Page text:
The top five video games of 2021 selected by the NPR staff
In a world that remains anything but normal, gaming has become a source of companionship and catharsis. The game industry has struggled to keep up as major releases like Horizon Forbidden West and God of War Ragnarök have once again been delayed by the pandemic. But you'd be hard pressed to find a year with more breadth. Over 11 thousand unique titles were released to the online marketplace Steam, thousands more than any other year. Consoles like the Xbox Series X, PS5, and Nintendo Switch each deepened their catalogs with new franchises and remasters of old classics, and independent games enjoyed heightened visibility at The Game Awards and on platforms like YouTube and Twitch.
We surveyed staffers and contributors for their favorite games this yearand below are the top five. They run from the humorous to the horrific (sometimes, both at once!), from tight single-player stories to sprawling online sandboxes. The collection of games that emerged are as diverse as the people who make NPR, and provided plenty of fun and sanity in a time when both were in short supply.
It Takes Two
It Takes Two is the perfect co-op game. As the title suggests, you can only play it with another person. The main characters Cody and May are getting divorced and constantly fighting. Their devastated daughter accidentally does some magic that turns them into bug-sized dolls, which forces Cody and May to work together to turn back to normal. Each chapter is at a different location around their house (the first one has you escape their shed, one has you in the middle of a turf war between wasps and squirrels in a tree), and you constantly acquire new powers that get you through puzzles (like flying with a fidget spinner). With every gorgeous map filled with creative details, funny banter, minigames, and delightful detours, there is never a moment that is not fun.
— Kaity Kline, contributor, NPR's Join The Game
Inscryption is an ode to genre-bending: part roguelike deckbuilder, part escape room, part psychological horror. In this metafictional game-within-a-game, you and your pack of scrappy woodland critters are trapped in a cabin and forced to play a series of card games in exchange for your freedom. The spooky cabin is replete with its own set of puzzles, imbuing the indie game with dark cottagecore surrealism. Let me be clear: I am not a fan of horror. But I easily became obsessed with the atmosphere, gameplay, and velvety black narrative of Daniel Mullins' creation. This game is best entered cold — your character at first knows nothing, and neither should you.
— Margaret Cirino, intern, Short Wave, TED Radio Hour, How I Built This
Valheim is an excellent blend of well-established survival crafting sandbox tropes with unique innovations that make it stand out among its competitors. As a Viking warrior who has died and been brought to the purgatorial realm of Valheim, you'll be tasked with slaying the foes of Odin, improving your skills in combat and around your base, sailing to explore a vast world — and, of course, simply surviving. Iron Gate is a small development team, and the game's development has been slow but steady. Recently, Valheim's Hearth and Home update revamped the food and stamina systems while adding content. Play with up to 10 friends at once on a single server, go it alone, or import your character (with or without their items) and bring them to your friend's world.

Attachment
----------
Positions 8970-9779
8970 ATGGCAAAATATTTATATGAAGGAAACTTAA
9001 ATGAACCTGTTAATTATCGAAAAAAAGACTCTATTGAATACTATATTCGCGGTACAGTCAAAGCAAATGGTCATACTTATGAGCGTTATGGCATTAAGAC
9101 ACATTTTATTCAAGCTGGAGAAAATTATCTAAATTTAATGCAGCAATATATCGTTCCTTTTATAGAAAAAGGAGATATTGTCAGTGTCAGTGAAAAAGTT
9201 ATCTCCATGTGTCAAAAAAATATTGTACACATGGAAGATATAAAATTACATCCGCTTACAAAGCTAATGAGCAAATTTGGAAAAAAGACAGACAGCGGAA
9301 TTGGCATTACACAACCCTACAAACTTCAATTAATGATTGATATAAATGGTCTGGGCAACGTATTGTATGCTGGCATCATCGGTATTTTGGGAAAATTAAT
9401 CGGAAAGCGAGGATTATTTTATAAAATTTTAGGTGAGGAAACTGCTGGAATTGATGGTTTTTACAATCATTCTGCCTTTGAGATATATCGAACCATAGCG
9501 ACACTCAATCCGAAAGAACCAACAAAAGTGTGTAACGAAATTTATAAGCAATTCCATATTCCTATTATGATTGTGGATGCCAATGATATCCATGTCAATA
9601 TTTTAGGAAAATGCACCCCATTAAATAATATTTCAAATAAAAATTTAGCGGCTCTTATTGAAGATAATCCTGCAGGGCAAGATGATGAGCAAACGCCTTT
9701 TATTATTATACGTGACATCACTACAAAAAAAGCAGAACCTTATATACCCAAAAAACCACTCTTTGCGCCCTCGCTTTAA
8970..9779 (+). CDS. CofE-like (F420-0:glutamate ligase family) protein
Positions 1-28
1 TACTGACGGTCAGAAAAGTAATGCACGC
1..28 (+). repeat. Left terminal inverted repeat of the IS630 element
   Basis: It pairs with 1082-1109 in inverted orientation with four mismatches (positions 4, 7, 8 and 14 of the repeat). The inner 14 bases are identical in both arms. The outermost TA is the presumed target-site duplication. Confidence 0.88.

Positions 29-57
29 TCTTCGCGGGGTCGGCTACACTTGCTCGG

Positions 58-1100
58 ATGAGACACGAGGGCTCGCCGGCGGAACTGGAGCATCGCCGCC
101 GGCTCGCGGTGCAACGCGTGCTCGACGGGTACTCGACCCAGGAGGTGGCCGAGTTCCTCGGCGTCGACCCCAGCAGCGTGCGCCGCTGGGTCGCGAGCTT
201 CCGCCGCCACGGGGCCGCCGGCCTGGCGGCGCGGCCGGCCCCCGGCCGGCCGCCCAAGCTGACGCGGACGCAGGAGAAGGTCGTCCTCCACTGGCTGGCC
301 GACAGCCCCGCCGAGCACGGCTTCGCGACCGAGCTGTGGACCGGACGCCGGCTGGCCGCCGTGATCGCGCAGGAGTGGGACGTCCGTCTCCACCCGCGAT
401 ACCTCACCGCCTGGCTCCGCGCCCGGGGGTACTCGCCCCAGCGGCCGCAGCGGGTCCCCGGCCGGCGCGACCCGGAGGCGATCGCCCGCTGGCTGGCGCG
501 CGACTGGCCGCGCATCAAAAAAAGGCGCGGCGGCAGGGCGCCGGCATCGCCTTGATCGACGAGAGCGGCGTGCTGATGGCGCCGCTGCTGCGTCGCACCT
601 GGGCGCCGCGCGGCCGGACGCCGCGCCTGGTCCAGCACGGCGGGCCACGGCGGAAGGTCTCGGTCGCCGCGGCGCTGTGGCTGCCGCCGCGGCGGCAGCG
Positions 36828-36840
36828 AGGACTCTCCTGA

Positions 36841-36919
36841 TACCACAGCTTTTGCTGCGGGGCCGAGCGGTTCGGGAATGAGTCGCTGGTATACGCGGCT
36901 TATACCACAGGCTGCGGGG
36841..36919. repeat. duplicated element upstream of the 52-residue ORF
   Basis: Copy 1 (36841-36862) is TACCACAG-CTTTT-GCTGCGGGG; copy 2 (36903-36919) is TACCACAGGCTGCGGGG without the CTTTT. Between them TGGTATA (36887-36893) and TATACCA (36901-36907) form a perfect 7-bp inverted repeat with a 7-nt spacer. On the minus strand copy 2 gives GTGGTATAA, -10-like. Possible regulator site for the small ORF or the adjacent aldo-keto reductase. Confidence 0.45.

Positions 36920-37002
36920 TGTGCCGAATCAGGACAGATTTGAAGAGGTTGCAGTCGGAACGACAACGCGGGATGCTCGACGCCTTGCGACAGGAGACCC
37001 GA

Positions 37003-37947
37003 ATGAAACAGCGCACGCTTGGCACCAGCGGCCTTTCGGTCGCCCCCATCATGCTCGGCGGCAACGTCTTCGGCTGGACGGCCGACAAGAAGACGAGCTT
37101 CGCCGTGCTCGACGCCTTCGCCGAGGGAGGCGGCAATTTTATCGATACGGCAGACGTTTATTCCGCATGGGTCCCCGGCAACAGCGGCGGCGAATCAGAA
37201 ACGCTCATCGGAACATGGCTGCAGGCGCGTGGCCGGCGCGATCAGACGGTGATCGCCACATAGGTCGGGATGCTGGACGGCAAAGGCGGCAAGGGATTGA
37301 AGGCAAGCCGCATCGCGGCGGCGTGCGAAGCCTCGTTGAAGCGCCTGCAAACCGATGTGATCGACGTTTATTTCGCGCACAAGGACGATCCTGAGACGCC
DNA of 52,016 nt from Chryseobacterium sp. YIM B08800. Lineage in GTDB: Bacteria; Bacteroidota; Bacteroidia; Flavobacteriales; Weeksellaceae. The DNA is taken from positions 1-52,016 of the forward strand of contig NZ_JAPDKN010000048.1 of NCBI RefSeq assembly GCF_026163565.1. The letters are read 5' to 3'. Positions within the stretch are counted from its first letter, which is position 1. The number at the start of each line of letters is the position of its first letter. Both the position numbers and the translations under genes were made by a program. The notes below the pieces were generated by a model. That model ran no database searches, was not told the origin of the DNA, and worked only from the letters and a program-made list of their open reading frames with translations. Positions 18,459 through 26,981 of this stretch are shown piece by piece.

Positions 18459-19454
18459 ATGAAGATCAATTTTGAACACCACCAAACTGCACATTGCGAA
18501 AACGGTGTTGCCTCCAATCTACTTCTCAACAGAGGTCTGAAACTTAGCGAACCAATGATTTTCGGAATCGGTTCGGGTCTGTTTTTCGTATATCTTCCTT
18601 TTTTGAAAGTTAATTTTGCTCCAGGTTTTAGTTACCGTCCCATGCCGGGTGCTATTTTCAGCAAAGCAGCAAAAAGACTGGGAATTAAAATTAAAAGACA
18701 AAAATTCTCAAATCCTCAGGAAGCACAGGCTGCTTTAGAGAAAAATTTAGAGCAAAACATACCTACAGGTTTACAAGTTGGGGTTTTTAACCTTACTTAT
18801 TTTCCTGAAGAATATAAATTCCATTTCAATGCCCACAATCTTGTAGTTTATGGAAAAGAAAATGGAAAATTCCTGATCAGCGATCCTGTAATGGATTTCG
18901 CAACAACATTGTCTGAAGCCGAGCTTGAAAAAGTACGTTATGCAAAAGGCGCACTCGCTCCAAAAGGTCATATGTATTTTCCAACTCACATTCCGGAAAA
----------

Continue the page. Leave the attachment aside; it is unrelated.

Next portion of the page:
— Nina Fill, executive assistant, Digital Media
Resident Evil 8
Resident Evil Village, the eighth main title in the franchise, is the first that I've actually played. Don't get me wrong, I've sat in silent acknowledgement of YouTube plot compilations of earlier games in the franchise that were entirely too scary for me. This game, though, was my perfect ease into the series! Sneaking around Castle Dimitrescu, hunting down Angie in the horrifying House Beneviento, and the final fight with Mother Miranda herself were game highlights for me, and truly fueled some nightmares for a while there. I am happy to report that I am a stupid man-thingwho is completely sold on the franchise, and eagerly awaiting the upcoming DLC.
— Louie Micheli, accounts receivable manager, NPM Finance
Life is Strange: True Colors
Life is Strange: True Colors is a fitting name. It's a culmination of everything the emotionally-charged series has worked to achieve in the past, but it's also a beautiful and heartbreaking adventure that wears its heart on its sleeve.
Alex Chen moves to Haven Springs, Colo., where she grapples with brother Gabe's death and the unfortunate circumstances surrounding it. Empathy is her superpower, and with it she can manipulate others' emotions, which appear to her as colorful auras.
From its gripping story to its realistic portrayals of trauma and human relationships, True Colors is a masterful exercise in storytelling that you'll not soon forget.
— Brittany Vincent, contributor, NPR's Join The Game
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